Feminism | Posted by Roberta Nin Feliz on 05/11/2016
It’s 2016. Let’s Talk To Teen Girls About Sex.
Credit: Sex, Etc.
It’s 2016 and talking about girls’ sexuality is still taboo. Despite the tremendous strides the feminist movement has made, the idea that sex is an important part of a teenage girl’s life and development is still considered radical, and female sexuality remains rooted in outdated gender roles. This contributes to a detrimental cultural reality in which young girls are unfamiliar with the many ways they can express their sexual agency, consent and displeasure and in which teenage girls who do exert their sexual agency or take control of their own sexual desires are stigmatized.
Refusing to embrace teenage girls’ sexuality is likely part of society’s larger tendency to strictly delineate and control teenage girls’ identities. Young women are still expected to acquiesce their sexual desires in order …
Feminism | Posted by Caroline A on 09/27/2013
Growing Up Through A Vaseline Covered Lens
I adore sex and I adore myself. By exploring my body as a teen, I experienced a personal revolution: I was suddenly able to see a new wealth of beauty in everything around me. Sex, it appeared to me, was the great mystery that united us: in present and through time. The way every historical period and culture saw sex differently is a testimony to our majesty as human beings, our endless appetite for connectivity and self- knowledge. I used to think that the sex-positive attitude I maintained was one shared by everybody, no matter what. But then I discovered mainstream porn.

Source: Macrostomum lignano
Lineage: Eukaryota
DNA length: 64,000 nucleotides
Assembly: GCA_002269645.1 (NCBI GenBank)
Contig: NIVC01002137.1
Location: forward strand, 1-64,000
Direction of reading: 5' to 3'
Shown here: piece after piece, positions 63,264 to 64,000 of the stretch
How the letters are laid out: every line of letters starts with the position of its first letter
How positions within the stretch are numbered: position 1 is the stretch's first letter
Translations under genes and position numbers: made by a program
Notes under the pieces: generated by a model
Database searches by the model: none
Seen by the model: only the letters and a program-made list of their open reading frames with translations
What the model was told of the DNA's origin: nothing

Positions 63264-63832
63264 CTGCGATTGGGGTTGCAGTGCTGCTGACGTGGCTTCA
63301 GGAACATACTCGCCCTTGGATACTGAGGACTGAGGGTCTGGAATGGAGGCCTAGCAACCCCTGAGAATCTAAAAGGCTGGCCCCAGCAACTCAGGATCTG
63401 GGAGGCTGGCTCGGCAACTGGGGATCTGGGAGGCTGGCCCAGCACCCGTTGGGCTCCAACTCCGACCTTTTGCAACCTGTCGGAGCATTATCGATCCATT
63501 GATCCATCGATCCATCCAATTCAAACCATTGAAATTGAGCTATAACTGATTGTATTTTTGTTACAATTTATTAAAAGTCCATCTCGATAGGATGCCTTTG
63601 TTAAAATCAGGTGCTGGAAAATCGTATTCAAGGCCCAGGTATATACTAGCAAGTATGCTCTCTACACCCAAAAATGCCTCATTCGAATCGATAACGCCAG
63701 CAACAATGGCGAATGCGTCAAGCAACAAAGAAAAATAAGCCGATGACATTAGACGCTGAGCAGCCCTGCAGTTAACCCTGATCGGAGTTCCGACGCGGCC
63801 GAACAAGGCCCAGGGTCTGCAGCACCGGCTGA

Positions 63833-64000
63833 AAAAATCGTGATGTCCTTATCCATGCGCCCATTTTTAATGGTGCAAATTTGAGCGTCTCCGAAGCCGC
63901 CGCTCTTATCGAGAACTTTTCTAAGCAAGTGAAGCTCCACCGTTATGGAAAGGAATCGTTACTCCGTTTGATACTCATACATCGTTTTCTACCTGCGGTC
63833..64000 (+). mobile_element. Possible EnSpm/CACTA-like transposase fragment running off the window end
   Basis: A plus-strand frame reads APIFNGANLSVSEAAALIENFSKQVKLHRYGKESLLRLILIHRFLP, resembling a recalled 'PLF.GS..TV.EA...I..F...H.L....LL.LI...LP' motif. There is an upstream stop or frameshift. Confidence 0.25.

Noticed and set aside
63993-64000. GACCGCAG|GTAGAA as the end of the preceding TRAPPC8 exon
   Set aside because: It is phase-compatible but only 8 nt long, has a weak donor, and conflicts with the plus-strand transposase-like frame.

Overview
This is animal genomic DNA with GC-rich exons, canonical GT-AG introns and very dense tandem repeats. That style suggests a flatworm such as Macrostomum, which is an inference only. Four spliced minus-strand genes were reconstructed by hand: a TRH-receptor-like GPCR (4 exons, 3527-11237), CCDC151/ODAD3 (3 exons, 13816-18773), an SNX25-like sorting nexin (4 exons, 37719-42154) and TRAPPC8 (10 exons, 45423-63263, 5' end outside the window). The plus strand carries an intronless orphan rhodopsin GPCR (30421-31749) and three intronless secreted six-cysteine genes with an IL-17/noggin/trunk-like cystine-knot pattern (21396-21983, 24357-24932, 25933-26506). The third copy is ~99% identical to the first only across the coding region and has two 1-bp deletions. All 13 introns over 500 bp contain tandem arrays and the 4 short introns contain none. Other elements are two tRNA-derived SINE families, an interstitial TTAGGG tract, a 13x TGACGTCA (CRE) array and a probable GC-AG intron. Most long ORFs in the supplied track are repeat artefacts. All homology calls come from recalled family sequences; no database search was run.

I feel that the language of sexuality in the 21st century, especially as it relates to the mainstream, hardcore pornography industry, doesn’t live up to acceptable standards of …
Feminism | Posted by Vanessa W on 09/25/2013
Dear Mrs. Hall: In Defense of Teenage Girls
Dear Mrs. Hall,
Do you remember what it feels like to be a teenage girl?
Do you remember what it feels like to question every fiber of your identity?
Your body, the hand grenade. Your body, the playground.
Perhaps being a mother of teenage sons has scrubbed your memory clean of the plights of girlhood, of that terrifying transition from controlled chaos to the free-fall of adulthood, of that magical land where you are expected to shed your frivolous fears and anxieties like dead skin, like a knight’s rusted suit of armor. Perhaps you never experienced many catastrophes. Perhaps your adolescence was a snapshot of wholesome, homespun Americana, equal parts privilege and determined obliviousness.
But in your world, are girls the proverbial Eve, or are they simply human beings?…